Released just in time for Christmas, Malt follows Yeast, Water and Hops in being not only one of the four fundamental ingredients in beer, but also the final installment in the Brewing Elements Series from Brewers Publications. Author John Mallett delves into the "soul of beer" by first introducing readers to Harry Harlan, whom he identifies as the "Indiana Jones of Barley", prior to taking them on a journey "from Field to Brewhouse," just as the title suggests. Take a tour of the malthouse, and then explore the machinery inside the factory that is the barley kernel as you gain an understanding of what it takes to deliver fermentable components to the brew kettle. As with other books in the series, recalling a little organic chemistry wouldn't hurt, but as Dave Thomas of Beer Sleuth LLC explains in the foreword, "the book flows" through discussions ranging from steeping and kilning to concerns with malt handling, quality and the ultimate milling of the final product.

Available in paperback.
Review copy courtesy of Brewers Publications.

The Craft Beer Revolution: How a Band of Microbrewers is Transforming America's Favorite Drink
by Steve Hindy

Depending on the depth of your craft beer library, you may find much that is familiar in Steve Hindy's Craft Beer Revolution. From my own archives, I noted direct references from numerous biographies and industry related tomes I've read through over the years. What makes this book different from similar accounts of the era, though, is that you're getting the story from someone on the inside. As co-founder of the Brooklyn Brewery and a longtime industry figure, he draws from his own personal experiences to complement interviews and unpublished accounts from other well-known names in craft beer to deliver a history that is both easy-to-read and unique in its perspective.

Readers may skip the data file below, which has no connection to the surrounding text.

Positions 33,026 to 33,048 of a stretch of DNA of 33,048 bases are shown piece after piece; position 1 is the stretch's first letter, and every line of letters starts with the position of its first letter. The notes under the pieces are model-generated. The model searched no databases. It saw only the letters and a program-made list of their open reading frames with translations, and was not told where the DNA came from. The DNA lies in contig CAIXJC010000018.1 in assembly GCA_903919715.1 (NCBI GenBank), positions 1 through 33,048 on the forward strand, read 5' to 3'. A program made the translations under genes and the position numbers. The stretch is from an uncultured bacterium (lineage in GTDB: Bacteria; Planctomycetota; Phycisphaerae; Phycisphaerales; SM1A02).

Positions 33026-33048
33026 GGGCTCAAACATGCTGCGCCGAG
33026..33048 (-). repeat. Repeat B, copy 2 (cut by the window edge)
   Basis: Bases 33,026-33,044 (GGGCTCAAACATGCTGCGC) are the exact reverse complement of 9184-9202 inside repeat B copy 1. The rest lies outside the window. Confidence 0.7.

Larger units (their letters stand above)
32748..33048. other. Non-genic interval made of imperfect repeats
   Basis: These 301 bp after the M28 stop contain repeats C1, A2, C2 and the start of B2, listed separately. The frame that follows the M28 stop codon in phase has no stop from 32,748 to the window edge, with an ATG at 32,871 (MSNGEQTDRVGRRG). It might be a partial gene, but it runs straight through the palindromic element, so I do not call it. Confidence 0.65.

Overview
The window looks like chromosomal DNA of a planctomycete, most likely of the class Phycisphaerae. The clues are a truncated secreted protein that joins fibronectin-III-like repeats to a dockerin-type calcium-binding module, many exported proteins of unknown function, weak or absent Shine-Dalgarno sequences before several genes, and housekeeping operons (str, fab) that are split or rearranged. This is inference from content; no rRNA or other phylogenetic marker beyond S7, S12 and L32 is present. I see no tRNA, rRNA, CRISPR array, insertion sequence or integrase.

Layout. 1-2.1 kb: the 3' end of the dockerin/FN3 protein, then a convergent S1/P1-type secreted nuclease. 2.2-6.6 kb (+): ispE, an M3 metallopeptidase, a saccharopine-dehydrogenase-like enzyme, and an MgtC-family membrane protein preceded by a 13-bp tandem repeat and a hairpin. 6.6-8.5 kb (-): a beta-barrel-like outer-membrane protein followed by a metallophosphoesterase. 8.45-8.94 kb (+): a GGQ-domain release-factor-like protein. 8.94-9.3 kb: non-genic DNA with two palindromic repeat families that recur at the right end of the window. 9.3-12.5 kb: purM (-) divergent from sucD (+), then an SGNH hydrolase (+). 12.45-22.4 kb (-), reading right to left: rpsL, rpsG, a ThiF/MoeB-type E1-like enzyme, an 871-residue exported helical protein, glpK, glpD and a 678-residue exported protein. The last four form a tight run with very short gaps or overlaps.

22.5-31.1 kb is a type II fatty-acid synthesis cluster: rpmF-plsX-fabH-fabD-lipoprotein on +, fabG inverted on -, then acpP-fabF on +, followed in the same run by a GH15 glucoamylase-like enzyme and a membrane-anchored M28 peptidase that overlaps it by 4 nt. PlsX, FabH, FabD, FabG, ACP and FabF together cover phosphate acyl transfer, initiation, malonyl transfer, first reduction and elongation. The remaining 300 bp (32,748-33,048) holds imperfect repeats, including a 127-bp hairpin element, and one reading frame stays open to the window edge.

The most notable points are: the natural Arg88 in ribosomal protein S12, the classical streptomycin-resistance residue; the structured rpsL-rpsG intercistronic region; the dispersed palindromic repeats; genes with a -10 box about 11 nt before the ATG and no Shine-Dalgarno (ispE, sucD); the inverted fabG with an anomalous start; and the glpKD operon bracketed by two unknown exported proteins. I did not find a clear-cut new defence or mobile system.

Review copy courtesy of Palgrave Macmillan Publishing Company.

The Handbook of Porters & Stouts: The Ultimate, Complete and Definitive Guide
by Josh Christie & Chad Polenz

While I'd hesitate to call anything definitive in the ever-changing world of craft beer, The Handbook of Porters & Stouts is nothing if not a comprehensive field guide to exploring the darker side of barley and hops-based libations. In addition to short explorations into the origins of porters and stouts, the authors provide tasting notes on virtually every known varietal of each. Who among you has tried Blind Bat's Long Island Potato Stout (brewed with locally-grown "organic taters") or, for the more adventurous types, Right Brain's Mangalitsa Pig Porter (brewed with pig heads and a bag of bones)? Other beers included among the over 300 covered include well-known names like Dark Lord and The Abyss, along with some that might not be familiar like Old Leghumper, Naughty Sauce and Nippletop. There's even a Temptress, though it's a chocolate porter from Australia and not the one from North Texas. Locals will, however, surely recognize one particular offshoot in The Original Pretzel Stout, from Fort Worth's own Martin House Brewing Company.

Available in hardcover.
Review copy courtesy of Cider Mill Press.

Vintage Beer: A Taster's Guide to Brews That Improve Over Time
by Patrick Dawson

If you've ever wondered why darker, higher-alcoholic beers age better, or why a vintage keg might taste better than a carefully aged bottle, author Patrick Dawson has the answer to those questions and more in Vintage Beer: A Taster's Guide to Brews That Improve Over Time. "Vintage Beer Rules" are provided for those simply looking for a set of basic cellaring guidelines, but Dawson also goes into the science behind these rules to provide interested readers the tools to make such decisions on their own. This is important since you are the best judge of what you want out of the beer you drink. The goal, of course, is to help you to become a more educated beer taster, something he says is "at the heart of every good beer cellar." Later chapters apply lessons learned in segments comparing fresh and aged samples of over a half-dozen world classics, while the book closes with tips on how to design and manage your own cellar.

Review copy courtesy of Storey Publishing.